Jan 19, 2020 - Uncategorized    1 Comment

Mercy had nothing to do with how Stan Hudy landed in the newsroom

Stan Hudy is taking his can-do attitude to the competition. Photo by Joe Boyle.

I want to correct something in Stan Hudy’s farewell column about leaving The Saratogian and Community News after 23 years to work for the Schenectady-based Daily Gazette.

“You can credit, or blame, Barbara Lombardo who took mercy on a then 30-something out of work writer looking to get into the business,” Stan wrote.

He’s mistaken. Mercy had nothing to do with it.

I hired dozens of people during my decades running the newsroom. Right up until I left in 2015, I prided myself on spotting budding journalists who demonstrated talent, potential and a hunger in their belly to dive into a job for which the shamefully low pay is rivaled only by the excessive hours and inhumane schedule.

Stan demonstrated all those positive attributes and something more (no, Stan, I’m not referring to your ability to make me laugh/groan). He loves people and understands how much a community newspaper means to them. That was the clincher, and it is what continues to set Stan apart as a sportswriter, photographer, videographer, columnist, podcaster, copy editor, paginator, headline writer … what am I forgetting? Oh, yeah, Pink Sheet hawker.

Stan worked primarily for the daily Saratogian and its weekly Community News (serving southern Saratoga County), later adding on The (Troy) Record when owners merged those operations. Circulation numbers and salaries always made The Saratogian a “starter paper.” Most often applicants were 22-year-olds just getting their degree, ready to earn their chops at a small daily or even smaller weekly. Occasionally, someone with more life experience would finally follow their heart (and perhaps the advice of a life coach as opposed to a financial planner) with hopes of becoming part of the newsroom. Someone like Stan.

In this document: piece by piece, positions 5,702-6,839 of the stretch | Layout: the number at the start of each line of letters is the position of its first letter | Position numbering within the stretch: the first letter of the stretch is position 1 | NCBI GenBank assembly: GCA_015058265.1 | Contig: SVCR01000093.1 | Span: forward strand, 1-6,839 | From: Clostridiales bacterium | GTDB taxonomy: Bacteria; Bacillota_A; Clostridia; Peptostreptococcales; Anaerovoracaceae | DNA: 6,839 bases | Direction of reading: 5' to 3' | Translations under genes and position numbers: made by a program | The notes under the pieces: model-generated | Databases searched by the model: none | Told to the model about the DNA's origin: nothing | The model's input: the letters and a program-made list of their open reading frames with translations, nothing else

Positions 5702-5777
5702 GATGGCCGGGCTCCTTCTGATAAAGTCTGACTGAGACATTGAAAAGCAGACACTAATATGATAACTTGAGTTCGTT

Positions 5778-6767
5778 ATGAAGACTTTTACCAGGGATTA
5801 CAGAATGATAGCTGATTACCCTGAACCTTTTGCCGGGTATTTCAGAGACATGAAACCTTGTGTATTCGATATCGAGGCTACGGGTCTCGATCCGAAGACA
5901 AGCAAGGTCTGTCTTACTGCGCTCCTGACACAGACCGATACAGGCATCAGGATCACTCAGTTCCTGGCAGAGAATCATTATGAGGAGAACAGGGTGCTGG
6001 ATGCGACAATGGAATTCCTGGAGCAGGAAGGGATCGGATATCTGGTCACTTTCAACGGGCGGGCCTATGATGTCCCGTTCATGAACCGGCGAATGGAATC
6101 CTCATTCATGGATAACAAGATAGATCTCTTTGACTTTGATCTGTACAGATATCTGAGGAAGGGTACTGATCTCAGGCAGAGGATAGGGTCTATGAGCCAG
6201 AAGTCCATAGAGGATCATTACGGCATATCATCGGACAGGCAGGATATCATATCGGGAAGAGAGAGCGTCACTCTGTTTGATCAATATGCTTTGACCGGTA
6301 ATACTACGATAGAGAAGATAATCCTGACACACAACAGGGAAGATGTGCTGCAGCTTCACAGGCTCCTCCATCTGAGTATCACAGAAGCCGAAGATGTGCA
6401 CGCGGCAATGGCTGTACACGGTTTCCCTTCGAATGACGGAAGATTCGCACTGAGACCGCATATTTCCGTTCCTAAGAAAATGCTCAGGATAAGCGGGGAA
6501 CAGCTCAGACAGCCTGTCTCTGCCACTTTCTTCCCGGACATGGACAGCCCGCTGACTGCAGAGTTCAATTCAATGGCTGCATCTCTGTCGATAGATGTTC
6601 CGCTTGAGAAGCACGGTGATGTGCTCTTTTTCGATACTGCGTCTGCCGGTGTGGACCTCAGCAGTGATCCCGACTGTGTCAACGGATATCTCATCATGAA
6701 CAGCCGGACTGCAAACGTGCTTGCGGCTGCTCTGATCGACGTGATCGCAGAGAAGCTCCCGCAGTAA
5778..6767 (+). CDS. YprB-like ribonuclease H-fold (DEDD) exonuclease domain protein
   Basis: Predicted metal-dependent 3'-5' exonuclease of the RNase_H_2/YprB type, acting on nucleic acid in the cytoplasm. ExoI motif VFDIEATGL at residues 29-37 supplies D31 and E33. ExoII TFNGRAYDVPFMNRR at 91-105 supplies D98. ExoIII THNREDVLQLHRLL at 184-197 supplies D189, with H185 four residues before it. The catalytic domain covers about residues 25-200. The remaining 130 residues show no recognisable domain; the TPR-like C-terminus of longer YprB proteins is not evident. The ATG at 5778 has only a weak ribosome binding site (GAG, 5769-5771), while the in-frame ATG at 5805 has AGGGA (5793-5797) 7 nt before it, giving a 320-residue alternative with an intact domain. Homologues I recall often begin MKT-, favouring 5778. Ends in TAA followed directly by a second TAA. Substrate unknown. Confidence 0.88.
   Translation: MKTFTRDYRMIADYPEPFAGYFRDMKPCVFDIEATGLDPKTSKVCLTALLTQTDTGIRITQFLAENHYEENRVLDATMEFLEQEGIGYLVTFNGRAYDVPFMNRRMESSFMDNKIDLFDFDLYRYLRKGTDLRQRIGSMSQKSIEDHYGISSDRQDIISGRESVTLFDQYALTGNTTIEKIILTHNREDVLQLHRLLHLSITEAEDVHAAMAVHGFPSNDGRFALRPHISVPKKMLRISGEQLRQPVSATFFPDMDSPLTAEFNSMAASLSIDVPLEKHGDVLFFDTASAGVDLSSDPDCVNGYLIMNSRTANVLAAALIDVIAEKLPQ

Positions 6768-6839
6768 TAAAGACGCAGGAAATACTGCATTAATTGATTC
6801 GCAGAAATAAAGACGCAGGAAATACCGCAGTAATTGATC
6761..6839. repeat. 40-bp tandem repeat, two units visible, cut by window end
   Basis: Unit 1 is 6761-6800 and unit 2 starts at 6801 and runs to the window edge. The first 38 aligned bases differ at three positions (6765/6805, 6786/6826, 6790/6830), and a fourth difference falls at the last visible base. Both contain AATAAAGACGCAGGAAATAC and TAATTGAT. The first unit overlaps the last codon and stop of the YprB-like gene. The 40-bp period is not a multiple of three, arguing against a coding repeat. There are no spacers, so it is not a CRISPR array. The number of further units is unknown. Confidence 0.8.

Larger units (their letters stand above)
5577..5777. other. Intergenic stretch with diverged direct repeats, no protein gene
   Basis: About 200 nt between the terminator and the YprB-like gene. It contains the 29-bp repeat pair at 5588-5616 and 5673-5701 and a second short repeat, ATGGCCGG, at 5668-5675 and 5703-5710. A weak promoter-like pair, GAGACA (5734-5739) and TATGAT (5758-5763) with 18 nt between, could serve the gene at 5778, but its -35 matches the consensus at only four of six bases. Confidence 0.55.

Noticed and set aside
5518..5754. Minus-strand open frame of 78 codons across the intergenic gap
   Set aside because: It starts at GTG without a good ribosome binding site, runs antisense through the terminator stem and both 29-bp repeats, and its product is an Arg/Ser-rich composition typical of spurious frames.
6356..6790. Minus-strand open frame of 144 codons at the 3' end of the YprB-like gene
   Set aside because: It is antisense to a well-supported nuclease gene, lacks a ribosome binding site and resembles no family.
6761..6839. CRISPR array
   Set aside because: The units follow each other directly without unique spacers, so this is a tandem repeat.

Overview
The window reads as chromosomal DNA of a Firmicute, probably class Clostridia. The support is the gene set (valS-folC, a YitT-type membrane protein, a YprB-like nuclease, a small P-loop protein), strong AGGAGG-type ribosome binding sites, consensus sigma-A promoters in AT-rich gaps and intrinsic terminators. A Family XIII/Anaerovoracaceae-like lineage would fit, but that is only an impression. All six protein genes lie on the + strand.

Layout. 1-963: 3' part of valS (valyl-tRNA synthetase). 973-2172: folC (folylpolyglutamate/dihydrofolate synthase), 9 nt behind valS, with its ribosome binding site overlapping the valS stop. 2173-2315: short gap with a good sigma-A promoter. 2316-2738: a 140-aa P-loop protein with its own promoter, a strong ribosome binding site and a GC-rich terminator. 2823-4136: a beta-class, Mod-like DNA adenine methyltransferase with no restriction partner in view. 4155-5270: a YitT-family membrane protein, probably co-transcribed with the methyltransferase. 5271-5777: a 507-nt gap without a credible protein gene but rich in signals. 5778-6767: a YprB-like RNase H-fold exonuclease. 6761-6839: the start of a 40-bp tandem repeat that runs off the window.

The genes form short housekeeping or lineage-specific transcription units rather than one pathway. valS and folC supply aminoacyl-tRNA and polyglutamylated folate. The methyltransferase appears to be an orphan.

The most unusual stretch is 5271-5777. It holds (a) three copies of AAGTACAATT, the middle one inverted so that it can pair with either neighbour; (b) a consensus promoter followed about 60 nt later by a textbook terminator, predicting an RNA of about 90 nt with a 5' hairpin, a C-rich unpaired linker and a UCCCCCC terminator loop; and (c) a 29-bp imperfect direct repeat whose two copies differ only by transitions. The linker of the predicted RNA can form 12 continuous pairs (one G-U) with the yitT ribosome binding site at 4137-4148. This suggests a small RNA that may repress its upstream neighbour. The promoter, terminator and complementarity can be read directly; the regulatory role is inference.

I used to scoff at editors of big newspapers who turned up their noses at applicants from weeklies or small dailies. Ha! My staffers often had as much talent and worked twice as hard and fast as writers, editors and photographers for the big boys. The best, like Stan, understood the importance of connecting with readers and didn’t look down their nose at hometown journalism.

I’m so glad that before she passed away last fall, Stan’s mother was able to read Sports Editor Joe Boyle’s “Mr. Pink Sheet” feature about how her son was practically a one-man band producing the daily horse racing section this past summer. A line that epitomizes Stan’s character stands out in Boyle’s piece: “Stan knew every single hawker’s name, and even knew the competition’s hawkers.” 

Athletes and their coaches and families that Stan covered over the years, especially rowers and people of all ages in southern Saratoga County, can vouch for his personal touch. He admits to bleeding Shenendehowa green. He knows readers will forgive missed hyphens in a compound modifier so long as you don’t miss coverage of the moments and milestones that make their local sports meaningful.

Long story short, I didn’t hire Stan out of mercy. I simply saw someone who’d put his heart and soul into his work.  

Lucky Daily Gazette.

1 Comment

  • Stan Hudy and I grew up in the same small town. Where everyone knew everyone. This spirit followed him thru to the wonderful man he has been all these years, and will continue to be. Blessed to count him as a classmate, friend, and my go to newsman. Godspeed Stan on your next chapter in life.

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